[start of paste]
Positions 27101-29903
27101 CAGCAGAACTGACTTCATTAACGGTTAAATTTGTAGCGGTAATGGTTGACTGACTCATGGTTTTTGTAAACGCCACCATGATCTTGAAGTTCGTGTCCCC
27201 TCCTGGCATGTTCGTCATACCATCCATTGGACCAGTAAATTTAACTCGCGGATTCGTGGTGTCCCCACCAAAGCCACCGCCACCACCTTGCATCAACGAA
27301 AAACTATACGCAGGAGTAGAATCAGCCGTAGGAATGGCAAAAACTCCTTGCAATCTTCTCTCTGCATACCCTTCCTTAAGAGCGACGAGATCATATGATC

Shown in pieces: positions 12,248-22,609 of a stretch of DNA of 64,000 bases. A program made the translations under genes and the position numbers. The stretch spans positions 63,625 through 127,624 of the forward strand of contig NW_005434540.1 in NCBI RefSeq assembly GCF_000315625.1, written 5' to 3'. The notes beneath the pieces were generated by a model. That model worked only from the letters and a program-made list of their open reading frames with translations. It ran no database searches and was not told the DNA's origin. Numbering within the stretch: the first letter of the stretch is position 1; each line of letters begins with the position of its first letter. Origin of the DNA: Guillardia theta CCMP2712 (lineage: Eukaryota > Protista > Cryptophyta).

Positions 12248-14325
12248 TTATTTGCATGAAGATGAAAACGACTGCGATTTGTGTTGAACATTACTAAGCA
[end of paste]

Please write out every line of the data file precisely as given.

Positions 27101-29903
27101 CAGCAGAACTGACTTCATTAACGGTTAAATTTGTAGCGGTAATGGTTGACTGACTCATGGTTTTTGTAAACGCCACCATGATCTTGAAGTTCGTGTCCCC
27201 TCCTGGCATGTTCGTCATACCATCCATTGGACCAGTAAATTTAACTCGCGGATTCGTGGTGTCCCCACCAAAGCCACCGCCACCACCTTGCATCAACGAA
27301 AAACTATACGCAGGAGTAGAATCAGCCGTAGGAATGGCAAAAACTCCTTGCAATCTTCTCTCTGCATACCCTTCCTTAAGAGCGACGAGATCATATGATC

Shown in pieces: positions 12,248-22,609 of a stretch of DNA of 64,000 bases. A program made the translations under genes and the position numbers. The stretch spans positions 63,625 through 127,624 of the forward strand of contig NW_005434540.1 in NCBI RefSeq assembly GCF_000315625.1, written 5' to 3'. The notes beneath the pieces were generated by a model. That model worked only from the letters and a program-made list of their open reading frames with translations. It ran no database searches and was not told the DNA's origin. Numbering within the stretch: the first letter of the stretch is position 1; each line of letters begins with the position of its first letter. Origin of the DNA: Guillardia theta CCMP2712 (lineage: Eukaryota > Protista > Cryptophyta).

Positions 12248-14325
12248 TTATTTGCATGAAGATGAAAACGACTGCGATTTGTGTTGAACATTACTAAGCA